Alcohol: Minors convicted in the criminal court system of possession or consumption of alcoholic beverages may be subject to fines, suspension of drivers license, community service and a mandatory alcohol education class. Convictions for providing to minors may subject individuals to fines and a jail term of up to one year. Convictions for driving while intoxicated may subject individuals to up to $2000 in fines and a jail term of up to six months for a first offense. Fines and jail terms escalate after the first conviction.
Controlled substances (drugs): Sanctions upon conviction in the criminal court system for possession, distribution, or manufacture of controlled substances range from fines to probation to imprisonment. Amount of fines, terms of probation, or years of imprisonment generally are contingent upon the circumstances and amounts of drugs in possession, sale, distribution, or manufacture.
SERVICES AVAILABLE TO THE CAMPUS COMMUNITY
The mission of the Center for Alcohol & Drug Abuse Prevention is to provide students with a confidential source of help and information when confronted with alcohol or drug abuse or addiction issues; to promote activities and programs with student support to focus campus attention on the problem of alcohol and drug abuse and to help the student body claim ownership of alcohol and drug problems on campus and take charge of identifying solutions.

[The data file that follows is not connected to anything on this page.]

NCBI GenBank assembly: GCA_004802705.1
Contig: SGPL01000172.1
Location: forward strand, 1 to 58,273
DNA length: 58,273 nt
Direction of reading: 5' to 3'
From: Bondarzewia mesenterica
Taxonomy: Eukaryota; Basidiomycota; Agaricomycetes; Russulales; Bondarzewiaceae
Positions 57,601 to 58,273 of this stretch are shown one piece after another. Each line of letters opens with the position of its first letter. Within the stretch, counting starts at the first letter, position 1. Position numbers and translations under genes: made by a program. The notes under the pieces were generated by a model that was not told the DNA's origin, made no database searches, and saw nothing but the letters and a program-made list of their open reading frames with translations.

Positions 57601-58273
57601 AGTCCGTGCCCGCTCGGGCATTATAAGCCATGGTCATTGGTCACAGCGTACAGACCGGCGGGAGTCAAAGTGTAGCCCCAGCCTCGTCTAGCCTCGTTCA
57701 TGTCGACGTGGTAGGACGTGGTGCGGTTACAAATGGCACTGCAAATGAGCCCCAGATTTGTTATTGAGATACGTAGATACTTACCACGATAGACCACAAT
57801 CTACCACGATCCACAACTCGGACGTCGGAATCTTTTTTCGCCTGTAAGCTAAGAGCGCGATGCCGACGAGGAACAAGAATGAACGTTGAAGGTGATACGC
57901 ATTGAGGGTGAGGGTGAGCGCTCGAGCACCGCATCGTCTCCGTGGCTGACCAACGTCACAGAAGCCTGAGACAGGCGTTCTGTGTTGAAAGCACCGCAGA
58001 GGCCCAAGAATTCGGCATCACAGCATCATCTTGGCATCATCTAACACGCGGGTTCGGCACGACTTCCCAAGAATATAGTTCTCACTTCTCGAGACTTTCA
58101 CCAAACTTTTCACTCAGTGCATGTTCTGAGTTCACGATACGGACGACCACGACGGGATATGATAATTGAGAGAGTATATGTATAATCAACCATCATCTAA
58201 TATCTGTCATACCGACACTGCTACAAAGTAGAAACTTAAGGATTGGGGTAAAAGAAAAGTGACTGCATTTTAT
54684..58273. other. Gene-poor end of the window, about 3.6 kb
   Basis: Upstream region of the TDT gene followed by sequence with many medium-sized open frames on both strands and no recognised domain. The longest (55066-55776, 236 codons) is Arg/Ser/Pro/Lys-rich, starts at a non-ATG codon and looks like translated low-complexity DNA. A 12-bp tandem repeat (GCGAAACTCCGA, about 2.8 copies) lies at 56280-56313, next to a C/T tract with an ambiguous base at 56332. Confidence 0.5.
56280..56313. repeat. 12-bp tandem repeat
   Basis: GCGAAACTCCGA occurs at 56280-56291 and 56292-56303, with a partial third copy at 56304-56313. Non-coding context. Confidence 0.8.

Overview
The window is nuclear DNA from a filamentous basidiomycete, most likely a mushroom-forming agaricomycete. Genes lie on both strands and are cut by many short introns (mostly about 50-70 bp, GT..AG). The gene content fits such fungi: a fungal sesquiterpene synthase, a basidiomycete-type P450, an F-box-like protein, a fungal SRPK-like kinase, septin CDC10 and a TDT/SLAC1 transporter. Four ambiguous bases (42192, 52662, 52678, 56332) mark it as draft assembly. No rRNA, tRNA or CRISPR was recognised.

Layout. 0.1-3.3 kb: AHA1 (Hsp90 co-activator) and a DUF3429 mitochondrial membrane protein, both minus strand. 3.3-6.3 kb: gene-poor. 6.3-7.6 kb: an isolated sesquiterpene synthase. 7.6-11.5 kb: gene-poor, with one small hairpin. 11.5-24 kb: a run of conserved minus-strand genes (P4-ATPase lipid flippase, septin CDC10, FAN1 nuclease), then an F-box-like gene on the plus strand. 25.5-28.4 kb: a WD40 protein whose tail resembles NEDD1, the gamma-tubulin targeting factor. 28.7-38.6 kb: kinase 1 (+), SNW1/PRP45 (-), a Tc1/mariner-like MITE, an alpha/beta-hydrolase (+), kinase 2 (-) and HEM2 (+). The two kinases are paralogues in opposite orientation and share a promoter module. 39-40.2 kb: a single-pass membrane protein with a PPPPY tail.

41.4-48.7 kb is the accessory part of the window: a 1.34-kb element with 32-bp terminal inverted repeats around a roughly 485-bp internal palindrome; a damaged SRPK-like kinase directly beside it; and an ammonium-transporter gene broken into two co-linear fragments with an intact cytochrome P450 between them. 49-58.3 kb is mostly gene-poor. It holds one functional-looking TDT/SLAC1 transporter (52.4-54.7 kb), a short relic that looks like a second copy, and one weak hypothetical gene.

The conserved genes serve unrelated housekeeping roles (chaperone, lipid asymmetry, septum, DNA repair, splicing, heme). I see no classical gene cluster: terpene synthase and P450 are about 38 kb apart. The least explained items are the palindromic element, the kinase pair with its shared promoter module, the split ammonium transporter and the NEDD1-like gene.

We offer the following services:
- ASSESSMENT: We assess student problems with alcohol and other drugs, which may range from misuse to abuse to addiction.
- INTERVENTION: By working with friends, family, faculty and staff, we reach out to students in trouble and provide access to appropriate help.
- SHORT-TERM COUNSELING: As appropriate to the situation.
- REFERRAL/AFTER-CARE: Based on our assessment, we assist students in finding specialized care.
- CAMPUS AWARENESS: We work with student organizations to coordinate projects to focus attention on the dangers of alcohol and drug abuse and the problems of dependency.
- SUPPORT GROUPS: Our office supports self-help groups and refers students to a wide range of support groups in the community, as dictated by the needs of the individual. We provide an on-campus SMU Student Recovery Support Group and coordinate with off-campus AA meetings and other 12-step groups.
- EDUCATION: Presentations are given about alcohol and other drugs, chemical dependency and substance abuse topics. The Center utilizes social norms marketing to correct student misconceptions about alcohol use.
- TRAINING: Students, faculty and staff are trained to deal with others they believe may have a substance abuse or dependency problem.
- PEER EDUCATORS: SMU supports a peer education program in which students provide prevention education on campus and in the surrounding community.
Additional information is available at the Center for Alcohol Drug Abuse and Prevention, SMU Health Center, from 8:30 a.m. to 5:00 p.m. Monday through Friday; 214-768-4021.
Last revision - 24 July 2014